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“Many men go fishing all their lives never knowing that it is not fish they are after.”
– Henry David Thoreau

“Angling, the cruellest, the coldest, and the stupidest of pretended sports! They may talk about the beauties of Nature, but the angler merely thinks about his dish of fish.... No angler can be a good man!” So said Lord Byron(1) in one of his more coherent moments, contributing to an opinion that has been around for aeons.

And what about Plutarch? Back around AD 100 his take on angling was that it is “ ... a filthy, base, illiberal employment, having neither perspicacity or wit in it.”(2)

No wonder then that still today there are those few bewildered souls to whom fishing means less than nothing and for whom flyfishing is merely that same nothingness taken to a point beyond obsession. Subversive ideas these, especially when they find a home in the minds of lovers and wives. And they imperil the very fabric of our known universe, seditiously empowering the anti-blood brigade, who, having buried fox hunting, falconry and all other good, manly indulgences, will sooner or later turn the full fury of their gimlet gaze toward angling and its apologists.

But before we all rush out to divest ourselves of our fishing kit to put distance between the slur and our reputations, we should remember the context. Politically-correct thinking changes faster than a moulting duck and Byron was nothing if not a poncified, snobbed-out, wannabe crypto-intellectual. Plutarch was merely fulminating because Antonius not only caught more fish than he, but also got to shack up with Cleopatra, the Dolly Parton pinup of the Roman era.

As for the anti-blood-sport brigade, they are the worst hypocrites of all. The limp hands they wring together in outrage are as often as not shod in gloves of exquisite chamois and they stomp their picket lines in shoes of the finest Spanish leather. Where do they think that calf skin comes from?

Byron, Plutarch and our womenfolk nottwithstanding, we anglers stand firmly on the moral high ground. Indeed we do and I can prove it. We might ponder, for instance, that as far back as four million years ago our Australopithecine predecessors were going to the well for water and while there, naturally enough, they picked up a brace of fresh trout for afternoon tea. That’s what civilised them.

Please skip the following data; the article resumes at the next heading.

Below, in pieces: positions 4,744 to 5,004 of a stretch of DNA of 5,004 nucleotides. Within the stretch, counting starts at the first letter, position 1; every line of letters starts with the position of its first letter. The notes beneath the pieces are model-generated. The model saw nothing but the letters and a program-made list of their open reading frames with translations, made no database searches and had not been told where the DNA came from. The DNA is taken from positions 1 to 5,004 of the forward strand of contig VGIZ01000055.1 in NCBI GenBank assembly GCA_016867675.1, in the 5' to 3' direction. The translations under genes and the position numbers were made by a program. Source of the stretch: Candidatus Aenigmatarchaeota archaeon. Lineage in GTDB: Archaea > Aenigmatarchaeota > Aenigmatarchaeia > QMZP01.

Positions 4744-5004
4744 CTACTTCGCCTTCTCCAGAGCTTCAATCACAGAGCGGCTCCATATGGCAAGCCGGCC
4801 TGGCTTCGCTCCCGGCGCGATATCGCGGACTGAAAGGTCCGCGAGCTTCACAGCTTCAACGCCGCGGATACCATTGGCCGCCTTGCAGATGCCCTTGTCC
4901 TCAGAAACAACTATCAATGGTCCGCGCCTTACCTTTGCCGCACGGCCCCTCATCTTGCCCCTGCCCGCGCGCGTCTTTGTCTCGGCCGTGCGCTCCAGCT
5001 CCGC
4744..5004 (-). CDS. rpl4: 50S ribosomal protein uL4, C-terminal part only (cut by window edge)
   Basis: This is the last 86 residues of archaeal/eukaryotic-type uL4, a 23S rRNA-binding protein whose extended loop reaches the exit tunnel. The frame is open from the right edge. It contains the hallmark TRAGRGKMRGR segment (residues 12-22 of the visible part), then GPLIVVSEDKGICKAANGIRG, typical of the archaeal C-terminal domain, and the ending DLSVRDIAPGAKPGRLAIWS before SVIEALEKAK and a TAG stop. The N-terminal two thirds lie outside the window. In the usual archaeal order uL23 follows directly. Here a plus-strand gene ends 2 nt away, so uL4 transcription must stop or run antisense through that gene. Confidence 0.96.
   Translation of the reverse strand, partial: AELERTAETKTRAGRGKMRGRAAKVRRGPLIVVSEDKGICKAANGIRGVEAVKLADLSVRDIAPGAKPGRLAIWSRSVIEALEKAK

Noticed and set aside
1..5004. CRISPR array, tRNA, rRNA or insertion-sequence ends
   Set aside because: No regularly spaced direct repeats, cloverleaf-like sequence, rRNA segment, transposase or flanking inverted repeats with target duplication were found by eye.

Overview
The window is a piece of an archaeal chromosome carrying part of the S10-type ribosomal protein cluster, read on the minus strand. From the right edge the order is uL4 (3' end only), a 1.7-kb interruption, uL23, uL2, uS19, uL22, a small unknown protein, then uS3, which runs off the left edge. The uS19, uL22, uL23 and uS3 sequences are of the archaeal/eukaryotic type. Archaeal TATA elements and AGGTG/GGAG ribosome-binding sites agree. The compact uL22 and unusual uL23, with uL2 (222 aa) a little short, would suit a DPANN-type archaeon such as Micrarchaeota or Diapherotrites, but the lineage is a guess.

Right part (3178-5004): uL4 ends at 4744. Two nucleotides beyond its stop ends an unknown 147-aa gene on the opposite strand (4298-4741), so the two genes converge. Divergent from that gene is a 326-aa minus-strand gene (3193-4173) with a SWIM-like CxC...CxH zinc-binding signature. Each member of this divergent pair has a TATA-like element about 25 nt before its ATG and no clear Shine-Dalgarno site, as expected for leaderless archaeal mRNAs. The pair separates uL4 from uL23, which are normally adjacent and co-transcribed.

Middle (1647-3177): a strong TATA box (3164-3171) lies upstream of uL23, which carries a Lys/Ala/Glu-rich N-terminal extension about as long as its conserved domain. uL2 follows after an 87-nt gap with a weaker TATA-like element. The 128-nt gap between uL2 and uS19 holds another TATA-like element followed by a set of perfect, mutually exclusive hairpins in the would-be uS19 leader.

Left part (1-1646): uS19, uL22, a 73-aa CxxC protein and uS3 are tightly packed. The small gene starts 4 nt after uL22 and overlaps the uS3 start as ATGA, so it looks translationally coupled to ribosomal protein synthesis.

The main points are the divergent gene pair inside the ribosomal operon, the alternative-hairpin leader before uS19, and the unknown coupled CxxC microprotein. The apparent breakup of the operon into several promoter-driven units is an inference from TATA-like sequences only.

Early theologies and philosophical systems germinated and flourished, obedient to the energies embodied within primal elements such as earth, wind, fire and water. Today these natural constituents still underpin virtually all human belief systems. The symbolism of fishing occurs again and again in holy texts. The Bible is riddled with references to angling, as are the texts of all the world religions. If they are to be believed, it would seem that a proclivity for fishing goes hand-in-glove with spiritual leadership. Krishna, Abraham, Isaac, Jacob, Moses and Jesus all employed angling idiom to get their nearer-my-God-to-thee messages across.

What alchemy turned those simple truths into holier-than-thou? Back in the days before the veneer between the meat-eating monkey and his intellectual environment had become such an anachronism, pretty much everything was based on a very real and close relationship with the natural world and its fundamental forces. The ancients held that human lives and social patterns could not evolve except in harmony with these elemental constraints. A great deal of
that seems to be lost and the little that remains is rapidly vanishing from the consciousness of the urban animal. In practical terms, so-called modern society has come a long way, but to this day those primal sensitivities sustain the imagery and the icons of our spiritual wellbeing. They are lodged deep within the subconscious.

Angling continues to burgeon in popularity in a seemingly direct correlation with the increasingly artificial complexity of the modern metropolitan reality. As we become ever more isolated from that natural world around us, losing the effects of Nature’s beneficence within our daily lives, we are impelled to seek out a point of contact between our inner selves and the rhythms of our planet (He leadeth us beside still waters).